The Jewel takes center stage in mystery novel


On rare occasions, the setting of a story plays such an important role that it becomes one of the characters. An upcoming novel features La Jolla in the title role.

San Diego’s unique character is a driving force in La Jolla native Corey Lynn Fayman’s new book, “Black’s Beach Shuffle.”

“At least some of the time I’ve lived here, San Diego has had an inferiority complex, as if it were pretty but a little dumb,” Fayman said. “I wanted to get a little sense of that conflicted nature it has, where everyone talks about how wonderful and beautiful it is, but they’re secretly a little nervous that [it’s] not as good as San Francisco or New York.”

San Diego is a complicated character, and that complexity is reflected in the other fictional personalities, the plot and the book’s theme.

“I wanted to catch the contrast between the funny and wonderful place that we enjoy,” Fayman said. “Sometimes it’s not quite as dark a world as you get in your classic LA or New York novel, but there is an interesting underside to it.”

The lead character, Rolly Waters, suffers the same lack of self confidence as San Diego, despite a seemingly glamorous career as a rock guitarist.

“It’s a little bit who Rolly is, also,” Fayman said. “He’s as good a musician as anybody who’s made it, but because of his internal issues, he’s not had the external success that other people have had.”

“Black’s Beach Shuffle,” released in December 2006, is the first of an anticipated trilogy of mysteries centered around Rolly, part-time musician and part-time detective.

The story reads like a travelogue, with the action taking Rolly from the high-tech business parks of Golden Triangle to downtown blues clubs, and from the La Jolla Hyatt penthouse to clothing-optional Black’s Beach.

Fayman carefully selected each location to maximize the contrast between what people see on the surface and what might be seen with a closer look, for example Rolly’s music gigs.

“It’s not something you normally associate with San Diego,” he said.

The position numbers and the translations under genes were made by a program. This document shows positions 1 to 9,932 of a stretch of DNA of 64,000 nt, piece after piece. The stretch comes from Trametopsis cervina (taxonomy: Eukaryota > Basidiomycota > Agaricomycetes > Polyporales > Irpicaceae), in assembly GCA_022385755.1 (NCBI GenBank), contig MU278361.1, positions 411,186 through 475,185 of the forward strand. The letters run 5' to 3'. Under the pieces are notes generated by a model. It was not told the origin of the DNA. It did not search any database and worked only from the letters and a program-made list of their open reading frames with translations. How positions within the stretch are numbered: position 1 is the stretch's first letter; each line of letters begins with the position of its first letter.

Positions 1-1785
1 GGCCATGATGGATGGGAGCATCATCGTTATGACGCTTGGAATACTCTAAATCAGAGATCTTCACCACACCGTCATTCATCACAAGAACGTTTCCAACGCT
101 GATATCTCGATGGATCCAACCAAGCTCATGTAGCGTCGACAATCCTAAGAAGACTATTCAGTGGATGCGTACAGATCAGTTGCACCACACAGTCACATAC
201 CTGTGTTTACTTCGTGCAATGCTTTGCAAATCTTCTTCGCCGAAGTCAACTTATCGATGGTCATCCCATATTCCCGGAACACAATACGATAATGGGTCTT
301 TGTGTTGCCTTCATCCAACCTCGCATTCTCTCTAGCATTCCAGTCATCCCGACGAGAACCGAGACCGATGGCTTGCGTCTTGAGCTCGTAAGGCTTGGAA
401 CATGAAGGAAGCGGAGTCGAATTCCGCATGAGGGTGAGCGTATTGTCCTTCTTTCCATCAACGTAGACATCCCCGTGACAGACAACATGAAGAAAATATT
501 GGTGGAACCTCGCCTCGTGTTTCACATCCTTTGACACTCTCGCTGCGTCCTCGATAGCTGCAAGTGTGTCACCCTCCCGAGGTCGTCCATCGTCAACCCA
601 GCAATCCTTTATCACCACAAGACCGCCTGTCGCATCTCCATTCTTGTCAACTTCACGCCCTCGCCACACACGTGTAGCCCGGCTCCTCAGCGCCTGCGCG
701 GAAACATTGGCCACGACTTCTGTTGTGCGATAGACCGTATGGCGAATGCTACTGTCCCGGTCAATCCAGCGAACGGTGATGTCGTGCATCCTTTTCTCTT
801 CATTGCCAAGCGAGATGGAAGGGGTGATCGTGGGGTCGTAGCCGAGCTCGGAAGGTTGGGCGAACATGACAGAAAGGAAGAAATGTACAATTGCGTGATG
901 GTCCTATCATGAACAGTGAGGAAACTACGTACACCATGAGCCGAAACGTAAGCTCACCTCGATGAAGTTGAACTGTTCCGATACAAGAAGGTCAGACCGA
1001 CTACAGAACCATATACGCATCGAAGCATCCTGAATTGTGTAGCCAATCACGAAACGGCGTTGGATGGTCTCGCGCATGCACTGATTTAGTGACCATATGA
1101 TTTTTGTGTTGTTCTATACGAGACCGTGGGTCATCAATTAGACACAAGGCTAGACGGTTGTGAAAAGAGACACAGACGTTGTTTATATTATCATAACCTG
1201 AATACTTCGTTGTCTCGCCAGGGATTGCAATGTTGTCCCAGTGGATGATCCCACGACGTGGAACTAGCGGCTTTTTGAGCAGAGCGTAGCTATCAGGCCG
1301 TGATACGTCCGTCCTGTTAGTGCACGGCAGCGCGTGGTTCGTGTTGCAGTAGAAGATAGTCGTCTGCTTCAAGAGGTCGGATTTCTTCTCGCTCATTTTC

Fayman, 48, was born and raised in La Jolla, back when it was a bucolic beach town. At age 14, he and his brother, Bruce, both students at La Jolla Country Day, formed a band called “Rumors.”

That launched his musical career as a lyricist and keyboardist. A band formed later, “Bad Dog,” played a lot of clubs around San Diego, including Patrick’s nightclub downtown, which is in the book.

“It was a relatively successful band, but at some point we got a little too old to do what we were doing anymore,” he said.

Perhaps slightly more practical than most aspiring musicians, Fayman took time to complete a bachelor’s in poetry at UCLA and a master’s in educational technology at San Diego State University.

He worked as a sound technician at the Old Globe Theater for a few years out of college. Later, Fayman served as head of the multimedia department at, one of the first and largest online music companies.

Litigation related to copyrighted music led to the company’s downfall.

“At the time it was the Wild West out there, as far as that kind of thing,” he said.

In 2002, he left and began teaching at the Art Institute of California, San Diego. The change also gave him time to write about the persuasive character who’d shown up in his head.

“He appeared to me and interested me,” Fayman said. “He still wanted to be a musician, but had been through some hard times and somehow had fallen into detective work as a way to make ends meet.”

Fayman set out to tell Rolly’s tale. In addition to his own personal experiences, he found plenty of inspiration in his childhood backyard, La Jolla.

Jewel residents may recall the name J. David Dominelli, a scam artist who, in the late 1970s, took money from hundreds of wealthy residents. Again, it was contrasting perceptions that made Fayman decide to incorporate the idea of a swindler into “Black’s Beach Shuffle.”

“It interested me how a lot of supposedly bright and wealthy people got taken,” he said.

The next two books in the Rolly Waters trilogy will also cast local locales in supporting roles. “Border Field Blues” is set closer to Mexico and Tijuana.

“It deals with the complications immigration creates for everyone, good or bad,” Fayman said.

The plot for “Slab City Rockers” is less defined, but Fayman was inspired enough to select a title and location for the novel after passing through Slab City, Calif., an “off the grid” desert oasis for RV drivers.

“Black’s Beach Shuffle” can be purchased online at or Visit Fayman’s Web site for information about upcoming book signings and future releases (